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Jewish Law in Transition: How Economic Forces Overcame the Prohibition Against Lending on Interest

Hillel Gamoran

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ISBN 10: 0878204628 / ISBN 13: 9780878204625
Published by Hebrew Union College Press, Cincinnati, 2008
Condition: Fine Hardcover
From art longwood books (Rockport, MA, U.S.A.)

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hardcover in dust jacket., no flaws, clean, tightly bound, no writing or markings, unused copy.; x-196pp., examines the evolution of attitudes toward lending money and charging interest as regards jewish law. Size: 8vo - over 7" - 9" tall. Bookseller Inventory # 10141

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Bibliographic Details

Title: Jewish Law in Transition: How Economic ...

Publisher: Hebrew Union College Press, Cincinnati

Publication Date: 2008

Binding: Hard Cover

Book Condition: Fine

Dust Jacket Condition: Fine

Edition: First Edition.

About this title


The prohibition against lending on interest (Exodus 22:24) is a well-known biblical law: &quot;If you lend to any one of my people with you who is poor, you shall not be to him as a creditor, and you shall not exact interest from him.&quot; This prohibition was intended to prevent the wealthy from exploiting the unfortunate. In the course of time, it was seen to have consequences that militated against the economic welfare of Jewish society as a whole. As a result, Jewish law (<i>halakhah</i>) has over the centuries relaxed the biblical injunction, allowing interest charges despite the biblical prohibition.<br /><br /> Hillel Gamoran seeks to explain how and when this law of high moral standing collapsed and fell over the course of the centuries. Talmudic rabbis believed that business agreements violated the biblical prohibition against lending in five areas: loans of produce, advance payment for the purchase of goods, buying on credit, mortgages, and investments. The Bible does not consider any of these activities, but all arise in postbiblical literature. How was the biblical law to be applied to situations that had not occurred in biblical times? And how could the rabbis allow these activities when they were hampered from doing so by the laws against lending on interest?<br /><br /> To answer these questions, Gamoran examines the biblical prohibition against lending and postulates when it was written, why it was written, and to whom it applied. He then considers the early and later teachers of the Oral Law, the Tannaim and Amoraim, who expanded discussion of the ban in light of various business activities from 70 C.E. to 500 C.E. Finally, he explores how the original tannaitic proscriptions for each of the five activities were upheld or relaxed over the centuries. Each activity is considered in the period of the Geonim (ca. 650-1050), the Rishonim (ca. 1000-1500), and the Aharonim (ca. 1500-2000). For each period, Gamoran shows how the rabbis struggled with the law and with one another and used inventive interpretation to create the legal fictions necessary for business life to flourish.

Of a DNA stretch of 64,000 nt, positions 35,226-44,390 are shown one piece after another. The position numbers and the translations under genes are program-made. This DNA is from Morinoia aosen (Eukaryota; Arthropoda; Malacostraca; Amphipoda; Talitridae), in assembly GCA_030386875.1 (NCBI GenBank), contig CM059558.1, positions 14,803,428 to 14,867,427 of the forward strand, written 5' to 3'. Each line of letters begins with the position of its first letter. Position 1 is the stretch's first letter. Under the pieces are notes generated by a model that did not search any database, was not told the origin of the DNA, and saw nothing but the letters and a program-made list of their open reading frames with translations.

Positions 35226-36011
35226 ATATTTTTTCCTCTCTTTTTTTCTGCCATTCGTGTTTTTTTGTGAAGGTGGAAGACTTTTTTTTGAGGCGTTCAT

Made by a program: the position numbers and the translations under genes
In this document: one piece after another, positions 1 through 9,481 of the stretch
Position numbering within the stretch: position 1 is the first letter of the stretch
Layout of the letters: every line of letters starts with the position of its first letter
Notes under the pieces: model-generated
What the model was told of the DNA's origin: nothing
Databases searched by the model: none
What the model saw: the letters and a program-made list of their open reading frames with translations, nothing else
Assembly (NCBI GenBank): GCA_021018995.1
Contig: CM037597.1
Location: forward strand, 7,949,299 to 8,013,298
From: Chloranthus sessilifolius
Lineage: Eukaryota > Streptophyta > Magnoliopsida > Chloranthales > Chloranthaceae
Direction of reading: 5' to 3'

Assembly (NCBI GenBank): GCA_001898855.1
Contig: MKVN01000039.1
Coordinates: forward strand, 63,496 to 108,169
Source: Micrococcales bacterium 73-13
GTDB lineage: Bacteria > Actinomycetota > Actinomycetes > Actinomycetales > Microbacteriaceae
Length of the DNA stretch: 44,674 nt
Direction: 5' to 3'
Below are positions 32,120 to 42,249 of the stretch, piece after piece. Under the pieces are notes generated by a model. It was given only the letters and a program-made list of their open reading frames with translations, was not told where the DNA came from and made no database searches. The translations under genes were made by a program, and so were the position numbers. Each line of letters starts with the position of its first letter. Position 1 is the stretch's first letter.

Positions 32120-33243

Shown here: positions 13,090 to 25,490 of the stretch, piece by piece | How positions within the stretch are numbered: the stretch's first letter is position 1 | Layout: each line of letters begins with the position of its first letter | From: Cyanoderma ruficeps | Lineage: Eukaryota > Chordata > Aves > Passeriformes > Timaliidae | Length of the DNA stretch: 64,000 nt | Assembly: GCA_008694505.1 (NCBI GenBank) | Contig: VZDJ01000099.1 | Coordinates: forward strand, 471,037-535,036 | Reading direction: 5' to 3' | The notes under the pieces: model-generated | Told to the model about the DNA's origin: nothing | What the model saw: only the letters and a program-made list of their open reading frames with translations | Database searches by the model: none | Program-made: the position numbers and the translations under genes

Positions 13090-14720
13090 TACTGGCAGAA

About the Author:

<b>Hillel Gamoran</b> was ordained at HUC-JIR, New York and received his Ph.D. from Spertus College of Judaica in Chicago. He served as the spiritual leader of Beth Tikvah Congregation, Hoffman Estates, Illinois for thirty-four years. Now retired, he teaches Rabbinic Literature at the University of Washington.

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